Ever had to chase up an email you have sent, only to eventually discover that your original message has ended up the in the recipient’s spam folder?
It can be massively frustrating when the above scenario plays out, limiting your ability to communicate effectively and get tasks done.
If you want to keep your emails away from spam folders in 2024, then you need to know about DMARC. This email security standard is about to be adopted by a number of email providers, including Gmail and Yahoo.
This means businesses that utilise email to contact new, existing and potential customers need to take note. Now is the time to ensure your company is doing what is necessary to meet DMARC standards moving forward.
What is DMARC?
Domain-based Message Authentication, Reporting & Conformance – abbreviated to DMARC – is an email authentication, policy, and reporting protocol.
DMARC builds on other email protocols by adding linkage to author domain names. DMARC also publishes policies for recipient handling of authentication failures, and delivers reporting from receivers to senders. This helps to enhance protection for the domain against fraudulent email activity.
Who is introducing DMARC?
Back in October 2023, Google LLC and Yahoo Inc announced that a business sending more than 5,000 email messages through their email platforms will need to use DMARC from February 2024. Other email platforms, including Microsoft, AOL and Yandex, will also be adhering to DMARC standards from February.
What do I need to do?
Every business, particularly those who are harnessing email marketing and sending more than 5,000 emails, needs to take DMARC seriously so as not to impede their email efforts.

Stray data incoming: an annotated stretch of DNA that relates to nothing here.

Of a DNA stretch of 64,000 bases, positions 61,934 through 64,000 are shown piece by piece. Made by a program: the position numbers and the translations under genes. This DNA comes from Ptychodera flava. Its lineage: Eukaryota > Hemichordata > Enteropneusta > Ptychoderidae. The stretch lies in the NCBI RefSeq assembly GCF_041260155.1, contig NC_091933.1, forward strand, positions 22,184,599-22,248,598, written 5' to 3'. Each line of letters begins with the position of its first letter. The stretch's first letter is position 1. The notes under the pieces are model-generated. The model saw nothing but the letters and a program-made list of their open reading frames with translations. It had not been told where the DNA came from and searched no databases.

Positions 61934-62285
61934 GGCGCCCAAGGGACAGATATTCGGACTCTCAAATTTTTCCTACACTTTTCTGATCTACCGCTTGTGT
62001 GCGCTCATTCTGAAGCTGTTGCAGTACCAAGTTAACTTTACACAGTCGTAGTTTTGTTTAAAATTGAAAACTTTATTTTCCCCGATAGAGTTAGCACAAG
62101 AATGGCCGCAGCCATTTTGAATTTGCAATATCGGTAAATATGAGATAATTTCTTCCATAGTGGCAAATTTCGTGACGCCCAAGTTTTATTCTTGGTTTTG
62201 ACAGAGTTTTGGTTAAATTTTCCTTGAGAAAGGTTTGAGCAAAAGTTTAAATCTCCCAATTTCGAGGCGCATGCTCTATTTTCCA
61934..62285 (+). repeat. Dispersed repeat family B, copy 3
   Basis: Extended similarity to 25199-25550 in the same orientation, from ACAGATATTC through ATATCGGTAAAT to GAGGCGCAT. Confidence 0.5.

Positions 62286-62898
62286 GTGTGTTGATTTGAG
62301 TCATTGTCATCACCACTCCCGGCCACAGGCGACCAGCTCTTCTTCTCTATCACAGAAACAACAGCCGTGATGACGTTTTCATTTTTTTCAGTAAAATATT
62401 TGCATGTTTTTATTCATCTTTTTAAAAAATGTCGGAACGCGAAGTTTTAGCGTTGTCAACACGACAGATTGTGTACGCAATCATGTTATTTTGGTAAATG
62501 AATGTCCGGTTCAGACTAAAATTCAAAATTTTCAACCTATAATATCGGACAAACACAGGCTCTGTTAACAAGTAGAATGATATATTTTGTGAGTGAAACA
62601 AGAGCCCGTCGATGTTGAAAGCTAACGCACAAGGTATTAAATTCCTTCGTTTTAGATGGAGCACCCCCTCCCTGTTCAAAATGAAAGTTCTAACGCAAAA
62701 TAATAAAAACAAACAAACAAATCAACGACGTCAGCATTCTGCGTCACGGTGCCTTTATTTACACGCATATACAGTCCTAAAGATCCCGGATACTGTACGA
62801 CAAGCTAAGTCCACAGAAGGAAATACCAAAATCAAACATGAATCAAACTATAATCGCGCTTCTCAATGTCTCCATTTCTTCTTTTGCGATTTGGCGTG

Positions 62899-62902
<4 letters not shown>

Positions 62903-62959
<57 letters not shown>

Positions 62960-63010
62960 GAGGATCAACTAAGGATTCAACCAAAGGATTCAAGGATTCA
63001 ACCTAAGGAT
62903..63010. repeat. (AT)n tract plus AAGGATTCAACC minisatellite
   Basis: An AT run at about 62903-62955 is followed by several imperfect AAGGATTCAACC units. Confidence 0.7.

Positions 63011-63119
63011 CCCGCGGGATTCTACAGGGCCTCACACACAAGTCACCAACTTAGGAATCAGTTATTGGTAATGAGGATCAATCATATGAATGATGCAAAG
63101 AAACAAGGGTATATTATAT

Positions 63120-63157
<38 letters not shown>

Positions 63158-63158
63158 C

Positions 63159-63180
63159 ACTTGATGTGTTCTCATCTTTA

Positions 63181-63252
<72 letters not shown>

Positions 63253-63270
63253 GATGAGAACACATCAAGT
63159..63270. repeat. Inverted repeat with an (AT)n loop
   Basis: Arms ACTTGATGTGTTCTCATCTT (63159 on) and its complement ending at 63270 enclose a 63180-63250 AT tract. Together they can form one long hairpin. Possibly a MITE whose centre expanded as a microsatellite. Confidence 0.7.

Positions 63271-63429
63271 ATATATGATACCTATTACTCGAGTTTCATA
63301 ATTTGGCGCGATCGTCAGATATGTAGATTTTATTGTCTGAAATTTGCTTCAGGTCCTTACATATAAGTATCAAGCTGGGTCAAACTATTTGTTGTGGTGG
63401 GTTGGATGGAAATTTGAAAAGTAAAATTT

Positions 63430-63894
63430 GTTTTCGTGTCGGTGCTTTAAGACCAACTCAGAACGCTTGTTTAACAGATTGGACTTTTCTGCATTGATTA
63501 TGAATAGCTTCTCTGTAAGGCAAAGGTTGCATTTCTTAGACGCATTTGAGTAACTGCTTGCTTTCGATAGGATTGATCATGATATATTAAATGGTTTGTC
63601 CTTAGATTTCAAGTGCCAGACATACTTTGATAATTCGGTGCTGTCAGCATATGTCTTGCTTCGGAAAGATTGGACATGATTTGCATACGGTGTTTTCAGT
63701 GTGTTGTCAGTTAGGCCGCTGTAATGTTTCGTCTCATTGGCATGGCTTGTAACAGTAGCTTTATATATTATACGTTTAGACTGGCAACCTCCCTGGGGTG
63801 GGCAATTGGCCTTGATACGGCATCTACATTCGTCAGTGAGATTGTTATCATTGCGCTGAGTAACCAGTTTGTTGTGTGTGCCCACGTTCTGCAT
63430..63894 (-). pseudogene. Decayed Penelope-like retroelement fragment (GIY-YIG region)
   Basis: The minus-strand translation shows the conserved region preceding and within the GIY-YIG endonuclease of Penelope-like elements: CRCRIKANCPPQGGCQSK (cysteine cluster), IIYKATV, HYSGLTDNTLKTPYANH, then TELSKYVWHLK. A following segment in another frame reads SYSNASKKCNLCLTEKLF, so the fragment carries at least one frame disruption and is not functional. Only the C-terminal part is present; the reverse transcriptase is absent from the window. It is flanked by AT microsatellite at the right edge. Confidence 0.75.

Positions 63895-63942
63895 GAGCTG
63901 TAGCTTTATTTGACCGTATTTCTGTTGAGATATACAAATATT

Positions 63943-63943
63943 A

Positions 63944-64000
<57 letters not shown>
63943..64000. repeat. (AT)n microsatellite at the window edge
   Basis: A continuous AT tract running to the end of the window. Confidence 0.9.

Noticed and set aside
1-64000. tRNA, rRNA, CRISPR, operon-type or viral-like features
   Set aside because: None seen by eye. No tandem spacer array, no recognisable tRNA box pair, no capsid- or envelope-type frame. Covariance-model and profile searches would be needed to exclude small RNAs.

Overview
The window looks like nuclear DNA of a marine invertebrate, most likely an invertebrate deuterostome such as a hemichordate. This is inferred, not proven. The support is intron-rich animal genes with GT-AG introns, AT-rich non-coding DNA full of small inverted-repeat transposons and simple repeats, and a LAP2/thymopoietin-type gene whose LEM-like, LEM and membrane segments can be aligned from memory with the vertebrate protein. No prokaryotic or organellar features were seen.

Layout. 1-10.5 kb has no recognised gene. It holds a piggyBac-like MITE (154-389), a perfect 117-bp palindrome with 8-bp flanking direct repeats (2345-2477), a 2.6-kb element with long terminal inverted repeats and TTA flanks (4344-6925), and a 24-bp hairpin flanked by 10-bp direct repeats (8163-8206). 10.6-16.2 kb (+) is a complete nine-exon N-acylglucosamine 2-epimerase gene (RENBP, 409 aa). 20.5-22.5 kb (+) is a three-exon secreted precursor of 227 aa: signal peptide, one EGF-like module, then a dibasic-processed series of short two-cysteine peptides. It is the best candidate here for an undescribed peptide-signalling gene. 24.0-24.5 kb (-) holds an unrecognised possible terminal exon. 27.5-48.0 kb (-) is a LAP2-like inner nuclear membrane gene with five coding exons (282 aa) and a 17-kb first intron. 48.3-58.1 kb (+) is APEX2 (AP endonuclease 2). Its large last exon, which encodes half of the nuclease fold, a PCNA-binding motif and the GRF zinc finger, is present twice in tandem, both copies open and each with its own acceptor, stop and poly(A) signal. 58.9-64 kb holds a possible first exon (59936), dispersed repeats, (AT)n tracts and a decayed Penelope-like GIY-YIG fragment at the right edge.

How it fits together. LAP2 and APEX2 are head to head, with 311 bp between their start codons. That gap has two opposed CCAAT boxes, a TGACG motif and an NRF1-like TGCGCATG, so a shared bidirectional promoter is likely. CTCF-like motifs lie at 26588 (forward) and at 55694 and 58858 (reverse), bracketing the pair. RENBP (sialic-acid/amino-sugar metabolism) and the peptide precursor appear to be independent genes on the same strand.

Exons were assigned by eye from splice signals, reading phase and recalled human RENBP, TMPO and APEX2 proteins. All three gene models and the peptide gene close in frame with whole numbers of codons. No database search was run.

Features of DMARC compliance include:
- Giving the recipient the ability to authenticate the domains from which emails are sent.
- Giving the recipient the opportunity to easily stop receiving emails.
- Not sending spam emails.
These requirements may seem pretty straightforward on the face of it. But recent research from Redsift has found that some businesses are facing difficulties around domain authentication.
In order to comply with DMARC, companies need to set up a Sender Policy Framework or DomainKeys Identified Mail (DKIM). These are email authentication methods that add digital signatures to emails.
According to the research, this is something many businesses have yet to do.
Speak to your IT team
If DMARC and the upcoming changes are not something you are aware of, then now is the time to speak to your IT team.
They will be in the best position to make sure that all the necessary steps are being taken in order to ensure your business is DMARC compliant.
This will help prevent your emails ending up in the wrong place and allow you to communicate via email more effectively throughout 2024 and beyond.